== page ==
FDIC and NCUA Protect Your Deposits

You’ve probably heard the terms “NCUA insured” and “FDIC insured” in banking commercials. But what does each organization do, and how do they benefit account holders?

The Federal Deposit Insurance Corporation (FDIC) is an independent federal agency that insures customer deposits in the event of a bank failure. This insurance covers up to $250,000 per deposit account, per ownership category, per institution. 

Similarly, the National Credit Union Association (NCUA) is an independent federal agency that insures deposit accounts opened at credit unions up to $250,000. This organization operates in nearly the exact same fashion for credit unions as the FDIC does for banks. Let's take a look at what each organization covers, and how they benefit accountholders. 

FDIC – Federal Deposit Insurance Corporation 

The FDIC insures deposit accounts up to the $250,000 limit per account holder and institution. Qualifying accounts include:

  • Checking 
  • Savings
  • Money market
  • CD
  • IRA or 401(k)
  • Revocable trust
  • Irrevocable trust

These types of accounts are covered for both single and joint owners. Another thing to keep in mind about these accounts is what the FDIC and NCUA both refer to as “ownership categories.” This term refers to the account type – single or joint. For example, say you have $200,000 in a joint checking or savings account with your spouse, and $100,000 in a CD on your own. Since these accounts are separate ownership categories, your total assets of $300,000 would all be insured by both the FDIC and NCUA. (We'll get into more about the NCUA below.)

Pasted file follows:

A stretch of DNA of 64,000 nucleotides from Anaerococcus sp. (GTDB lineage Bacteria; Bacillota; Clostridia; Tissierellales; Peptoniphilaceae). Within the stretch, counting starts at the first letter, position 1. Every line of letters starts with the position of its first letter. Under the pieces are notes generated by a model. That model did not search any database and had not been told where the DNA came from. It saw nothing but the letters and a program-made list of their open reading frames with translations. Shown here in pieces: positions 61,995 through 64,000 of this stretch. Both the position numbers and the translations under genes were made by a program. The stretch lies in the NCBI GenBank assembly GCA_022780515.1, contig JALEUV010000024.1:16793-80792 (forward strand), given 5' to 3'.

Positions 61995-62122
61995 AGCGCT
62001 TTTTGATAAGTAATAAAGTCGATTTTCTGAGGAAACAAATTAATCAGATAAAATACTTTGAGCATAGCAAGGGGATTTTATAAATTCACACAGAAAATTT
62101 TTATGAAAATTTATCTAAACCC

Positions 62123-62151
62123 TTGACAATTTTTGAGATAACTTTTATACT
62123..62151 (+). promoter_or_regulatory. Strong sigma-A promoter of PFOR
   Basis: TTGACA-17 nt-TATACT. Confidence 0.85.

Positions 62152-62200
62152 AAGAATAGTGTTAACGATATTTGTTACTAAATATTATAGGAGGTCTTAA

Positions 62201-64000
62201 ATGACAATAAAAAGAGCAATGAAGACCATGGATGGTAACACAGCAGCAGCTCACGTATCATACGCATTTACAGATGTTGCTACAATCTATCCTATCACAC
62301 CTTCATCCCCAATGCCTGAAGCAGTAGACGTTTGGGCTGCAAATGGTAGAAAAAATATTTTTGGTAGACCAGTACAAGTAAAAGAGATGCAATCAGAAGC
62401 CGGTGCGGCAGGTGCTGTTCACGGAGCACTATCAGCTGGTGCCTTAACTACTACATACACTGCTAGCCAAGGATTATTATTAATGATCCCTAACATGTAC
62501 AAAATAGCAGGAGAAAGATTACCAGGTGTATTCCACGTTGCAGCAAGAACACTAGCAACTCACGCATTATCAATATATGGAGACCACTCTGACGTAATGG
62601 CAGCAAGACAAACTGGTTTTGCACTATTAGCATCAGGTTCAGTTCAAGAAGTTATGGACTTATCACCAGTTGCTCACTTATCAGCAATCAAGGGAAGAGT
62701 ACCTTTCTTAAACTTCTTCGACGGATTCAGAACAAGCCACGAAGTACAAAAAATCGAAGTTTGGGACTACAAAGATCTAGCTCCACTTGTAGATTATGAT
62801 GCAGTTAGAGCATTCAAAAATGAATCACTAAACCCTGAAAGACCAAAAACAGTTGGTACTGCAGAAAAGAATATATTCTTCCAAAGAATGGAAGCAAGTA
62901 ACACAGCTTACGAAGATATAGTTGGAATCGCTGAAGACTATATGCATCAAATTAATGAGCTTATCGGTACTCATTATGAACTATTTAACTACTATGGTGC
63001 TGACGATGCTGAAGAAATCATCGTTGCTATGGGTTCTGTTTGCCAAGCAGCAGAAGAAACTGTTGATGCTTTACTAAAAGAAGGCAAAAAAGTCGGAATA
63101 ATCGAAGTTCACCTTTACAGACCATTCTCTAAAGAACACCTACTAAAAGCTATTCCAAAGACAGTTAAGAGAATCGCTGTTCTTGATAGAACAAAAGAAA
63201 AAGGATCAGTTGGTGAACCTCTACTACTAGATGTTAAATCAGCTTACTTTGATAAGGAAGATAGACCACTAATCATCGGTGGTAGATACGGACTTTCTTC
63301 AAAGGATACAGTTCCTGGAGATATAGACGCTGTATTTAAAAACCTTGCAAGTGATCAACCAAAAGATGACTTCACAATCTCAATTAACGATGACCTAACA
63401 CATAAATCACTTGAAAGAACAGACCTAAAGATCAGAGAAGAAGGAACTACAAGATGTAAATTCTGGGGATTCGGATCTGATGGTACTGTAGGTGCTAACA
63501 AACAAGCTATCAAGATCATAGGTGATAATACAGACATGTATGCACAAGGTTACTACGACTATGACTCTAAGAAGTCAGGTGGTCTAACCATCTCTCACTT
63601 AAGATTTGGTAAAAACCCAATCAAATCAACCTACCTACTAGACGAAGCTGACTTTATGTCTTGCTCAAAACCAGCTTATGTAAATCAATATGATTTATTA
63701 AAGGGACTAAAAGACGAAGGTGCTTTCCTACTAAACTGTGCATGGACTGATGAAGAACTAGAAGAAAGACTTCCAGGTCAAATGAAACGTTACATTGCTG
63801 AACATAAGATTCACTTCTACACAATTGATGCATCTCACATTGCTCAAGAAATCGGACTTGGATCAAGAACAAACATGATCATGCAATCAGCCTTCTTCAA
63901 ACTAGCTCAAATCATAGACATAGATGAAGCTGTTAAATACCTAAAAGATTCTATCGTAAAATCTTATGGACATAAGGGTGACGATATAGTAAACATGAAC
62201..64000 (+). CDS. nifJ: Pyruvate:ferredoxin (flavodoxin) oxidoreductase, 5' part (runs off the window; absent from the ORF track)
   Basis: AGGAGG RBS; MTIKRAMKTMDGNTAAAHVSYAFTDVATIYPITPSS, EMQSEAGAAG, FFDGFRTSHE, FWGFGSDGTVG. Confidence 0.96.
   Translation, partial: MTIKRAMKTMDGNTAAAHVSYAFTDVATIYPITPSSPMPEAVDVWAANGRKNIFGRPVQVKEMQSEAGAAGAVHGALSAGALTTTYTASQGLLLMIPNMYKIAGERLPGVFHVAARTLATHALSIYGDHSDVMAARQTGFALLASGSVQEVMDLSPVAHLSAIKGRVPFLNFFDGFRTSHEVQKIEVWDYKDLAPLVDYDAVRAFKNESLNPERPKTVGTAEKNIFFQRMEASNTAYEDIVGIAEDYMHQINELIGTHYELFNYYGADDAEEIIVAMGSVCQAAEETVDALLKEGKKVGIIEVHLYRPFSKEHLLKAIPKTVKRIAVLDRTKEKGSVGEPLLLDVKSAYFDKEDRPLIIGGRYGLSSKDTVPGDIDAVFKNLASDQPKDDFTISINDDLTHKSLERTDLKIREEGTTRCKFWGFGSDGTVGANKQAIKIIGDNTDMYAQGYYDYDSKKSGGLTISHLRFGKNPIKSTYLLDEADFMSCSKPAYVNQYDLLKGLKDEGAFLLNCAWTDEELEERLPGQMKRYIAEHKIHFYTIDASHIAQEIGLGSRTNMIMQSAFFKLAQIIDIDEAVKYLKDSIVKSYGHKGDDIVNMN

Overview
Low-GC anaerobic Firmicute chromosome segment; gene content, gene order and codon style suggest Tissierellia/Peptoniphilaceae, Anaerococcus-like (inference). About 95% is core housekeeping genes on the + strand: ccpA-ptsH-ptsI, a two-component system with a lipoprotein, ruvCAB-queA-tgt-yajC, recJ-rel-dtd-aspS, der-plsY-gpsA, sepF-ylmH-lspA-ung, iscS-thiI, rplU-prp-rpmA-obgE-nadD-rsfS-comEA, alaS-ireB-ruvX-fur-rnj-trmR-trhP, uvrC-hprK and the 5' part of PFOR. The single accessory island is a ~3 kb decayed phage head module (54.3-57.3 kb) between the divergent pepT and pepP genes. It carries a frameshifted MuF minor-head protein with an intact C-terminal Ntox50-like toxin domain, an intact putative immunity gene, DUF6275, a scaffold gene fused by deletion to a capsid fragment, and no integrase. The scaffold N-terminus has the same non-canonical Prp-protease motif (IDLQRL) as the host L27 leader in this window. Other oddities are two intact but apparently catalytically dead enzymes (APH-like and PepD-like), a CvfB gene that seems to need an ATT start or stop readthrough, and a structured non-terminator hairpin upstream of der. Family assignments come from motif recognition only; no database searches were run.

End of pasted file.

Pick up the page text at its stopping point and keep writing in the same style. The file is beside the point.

The FDIC also doesn't cover every type of account offered by banks. Uninsured account types include:

  • Annuities
  • Mutual funds
  • Stocks
  • Bonds
  • US Treasury bills, bonds or notes
  • Safe deposit box contents

Another note worth mentioning – banks aren't actually required to have FDIC insurance. You'll find most major banks opt for the coverage, though, simply because uninsured banks can't stay competitive with those that do. Always check with your bank to verify that you're protected. 

To learn more about what the FDIC covers, visit fdic.gov

NCUA - National Credit Union Association 

Just like the FDIC, the NCUA is a federal agency that insures deposit accounts up to $250,000. While the FDIC insures bank depositors, the NCUA's role is to insure credit union depositors. State-chartered credit unions like BECU often elect to carry NCUA insurance (and we do), but federal credit unions are actually not required to have NCUA insurance. 

Types of accounts covered by the NCUA include:

  • Checking
  • Savings
  • Money market
  • Share certificates 
  • Retirement accounts 
  • Revocable trusts
  • Irrevocable trusts

Like FDIC insurance, the NCUA insures up to $250,000 per person, per ownership category, per financial institution. 

However, here's what the NCUA doesn't cover:

  • Annuities
  • Bonds
  • Life insurance policies
  • Mutual funds
  • Stocks
  • US Treasury bills, bonds or notes 

In addition, losses from investments aren't covered, as well as the contents of safe-deposit boxes. Similar to banks that elect to carry FDIC insurance, state-chartered credit unions aren't required to carry NCUA insurance, but most do for the sake of staying competitive.

To learn more about what the NCUA insures, visit ncua.gov

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